Other regional trade institutions are proliferating. Asia has the Association of Southeast Asian Nations (ASEAN) and the Bangkok Agreement. The Pacific has the Asia Pacific Economic Cooperation (APEC). Latin America has the Central American Common Market (CACM), the Andean Common Market (ANCOM), the Southern Cone Common Market (MERCOSUR), and several others. Europe, Africa, the Middle East, and Oceania provide at least a dozen more. These organizations, which generally operate in accordance with the rules of GATT, are creating what has been called "layered governance" in the global economy.

The New Global Governance

Globalization is bringing out some of the contradictions that have marked the nation-state system from its beginnings. Even the regulated democratic national welfare state never adequately addressed the inherent unreality of absolute state sovereignty and independence. Nationalist theories notwithstanding, the world was not made up of distinct peoples living in contiguous territories; more powerful states dominated less powerful ones; the world was too interdependent for even powerful states to truly determine what happened within the territories they governed; markets and businesses operated internationally and did not necessarily have the same interests as "their" states and peoples. The concept of absolute national sovereignty, which continues to be the basis of most international law, regularly comes into conflict with such principles as universal human rights and the obligations of states under the UN Charter.

National governments have ceded much of their power to a "New Institutional Trinity"-the IMF, World Bank, and GATT/WTO. These agencies increasingly set the rules within which individual nations must operate, and they increasingly cooperate in pursuit of the same objectives-objectives generally indistinguishable from the Corporate Agenda.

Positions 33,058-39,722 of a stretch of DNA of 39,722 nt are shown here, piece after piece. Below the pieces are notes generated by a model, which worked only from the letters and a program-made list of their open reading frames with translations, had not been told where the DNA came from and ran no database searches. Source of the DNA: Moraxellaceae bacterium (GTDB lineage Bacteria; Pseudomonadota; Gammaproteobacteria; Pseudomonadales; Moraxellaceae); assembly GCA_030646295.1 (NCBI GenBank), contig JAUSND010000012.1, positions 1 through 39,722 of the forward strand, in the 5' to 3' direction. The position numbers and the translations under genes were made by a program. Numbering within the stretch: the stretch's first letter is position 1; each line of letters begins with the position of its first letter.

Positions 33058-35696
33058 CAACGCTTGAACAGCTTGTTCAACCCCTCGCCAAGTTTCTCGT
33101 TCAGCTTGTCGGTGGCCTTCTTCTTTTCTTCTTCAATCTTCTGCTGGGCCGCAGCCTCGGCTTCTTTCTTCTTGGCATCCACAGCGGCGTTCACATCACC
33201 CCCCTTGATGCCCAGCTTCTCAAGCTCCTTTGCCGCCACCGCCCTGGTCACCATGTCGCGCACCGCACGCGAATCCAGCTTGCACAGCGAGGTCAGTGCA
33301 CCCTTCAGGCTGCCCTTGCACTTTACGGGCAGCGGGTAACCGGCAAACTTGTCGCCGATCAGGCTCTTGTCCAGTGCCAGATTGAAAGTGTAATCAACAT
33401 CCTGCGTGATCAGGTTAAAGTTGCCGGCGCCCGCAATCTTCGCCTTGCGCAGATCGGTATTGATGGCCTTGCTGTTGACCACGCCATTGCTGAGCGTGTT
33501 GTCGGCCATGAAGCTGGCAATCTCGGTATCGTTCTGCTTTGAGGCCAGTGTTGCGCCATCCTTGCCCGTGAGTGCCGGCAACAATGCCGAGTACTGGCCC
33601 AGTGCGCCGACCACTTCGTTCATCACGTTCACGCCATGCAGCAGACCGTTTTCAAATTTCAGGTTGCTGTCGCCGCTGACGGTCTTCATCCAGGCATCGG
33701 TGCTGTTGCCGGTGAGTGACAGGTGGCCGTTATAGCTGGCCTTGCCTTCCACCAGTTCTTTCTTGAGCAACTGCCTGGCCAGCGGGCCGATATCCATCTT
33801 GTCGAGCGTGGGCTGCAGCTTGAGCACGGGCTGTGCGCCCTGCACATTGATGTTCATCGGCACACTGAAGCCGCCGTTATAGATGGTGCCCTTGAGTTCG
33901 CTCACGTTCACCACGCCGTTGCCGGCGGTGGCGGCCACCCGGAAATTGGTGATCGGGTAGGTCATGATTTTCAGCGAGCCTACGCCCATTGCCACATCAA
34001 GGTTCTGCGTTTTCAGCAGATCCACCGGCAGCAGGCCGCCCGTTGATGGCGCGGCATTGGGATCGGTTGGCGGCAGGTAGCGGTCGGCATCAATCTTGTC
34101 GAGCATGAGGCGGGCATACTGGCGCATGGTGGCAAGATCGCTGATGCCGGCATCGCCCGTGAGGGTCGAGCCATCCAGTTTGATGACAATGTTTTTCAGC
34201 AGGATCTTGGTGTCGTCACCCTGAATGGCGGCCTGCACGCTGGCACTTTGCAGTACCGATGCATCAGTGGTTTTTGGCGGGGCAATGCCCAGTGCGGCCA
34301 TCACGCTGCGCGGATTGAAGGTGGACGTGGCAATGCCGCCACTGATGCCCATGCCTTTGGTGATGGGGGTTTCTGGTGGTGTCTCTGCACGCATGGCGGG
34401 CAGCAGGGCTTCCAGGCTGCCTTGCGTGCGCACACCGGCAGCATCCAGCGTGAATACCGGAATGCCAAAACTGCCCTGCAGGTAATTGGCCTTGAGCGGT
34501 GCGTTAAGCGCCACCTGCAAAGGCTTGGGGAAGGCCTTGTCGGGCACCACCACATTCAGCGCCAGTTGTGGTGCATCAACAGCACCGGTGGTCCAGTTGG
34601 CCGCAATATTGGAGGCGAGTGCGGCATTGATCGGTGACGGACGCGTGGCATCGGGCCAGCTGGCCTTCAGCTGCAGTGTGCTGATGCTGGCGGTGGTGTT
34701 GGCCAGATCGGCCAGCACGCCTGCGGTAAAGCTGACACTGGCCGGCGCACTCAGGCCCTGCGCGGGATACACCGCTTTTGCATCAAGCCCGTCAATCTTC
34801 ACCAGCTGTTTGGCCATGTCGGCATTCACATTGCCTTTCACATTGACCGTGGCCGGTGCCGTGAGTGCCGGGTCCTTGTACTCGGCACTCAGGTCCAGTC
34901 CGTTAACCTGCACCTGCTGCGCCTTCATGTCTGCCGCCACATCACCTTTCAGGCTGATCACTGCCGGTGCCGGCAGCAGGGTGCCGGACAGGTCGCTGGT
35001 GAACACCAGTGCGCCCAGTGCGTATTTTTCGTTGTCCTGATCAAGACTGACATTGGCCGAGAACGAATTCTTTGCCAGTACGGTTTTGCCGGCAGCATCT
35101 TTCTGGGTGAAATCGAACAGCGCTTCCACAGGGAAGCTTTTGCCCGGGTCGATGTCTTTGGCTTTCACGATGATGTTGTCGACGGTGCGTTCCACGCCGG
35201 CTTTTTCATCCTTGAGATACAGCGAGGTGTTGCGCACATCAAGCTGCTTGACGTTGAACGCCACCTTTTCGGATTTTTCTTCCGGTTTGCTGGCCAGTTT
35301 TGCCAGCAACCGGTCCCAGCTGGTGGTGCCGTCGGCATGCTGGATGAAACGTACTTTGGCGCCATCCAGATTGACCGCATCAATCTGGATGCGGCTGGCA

Rather than eliminate national governments, this new system of global economic governance adds another institutional layer-one that will at times conflict with national governments and may sometimes have to bow to them. It lacks the police and military organizations for dominion at home and war abroad that have characterized states from their origin. But its ability to impose its rules on its subordinate parts has nonetheless proved increasingly effective.

Just as the states of early modern Europe often served and were supported by the emerging class of capitalists, this new system of global economic governance serves and is supported by the emerging global corporations. Like the absolute monarchs of yore, the IMF, World Bank, and GATT/WTO have little formal accountability to anyone except themselves, but they understand that in reality their power derives from their alliance with a powerful class. The functions they perform are more limited than those of conventional government - limited to the functions that accord with the Corporate Agenda. Just as the absolute monarchs defined themselves as performing God's will on earth, so the new system of economic governance defines itself as a tool carrying out the work of the "invisible hand" of the market.

Like the absolutist states of the past, this new system of global governance is not based on the consent of the governed. It has no institutional mechanism to hold it accountable to those its decisions affect. No doubt for this reason, it also fails to perform those functions of modern governments that benefit ordinary people. It should come as no surprise that, like the monarchies of the past, this emerging system of undemocratic power is calling forth revolts.

Global Village or Global Pillage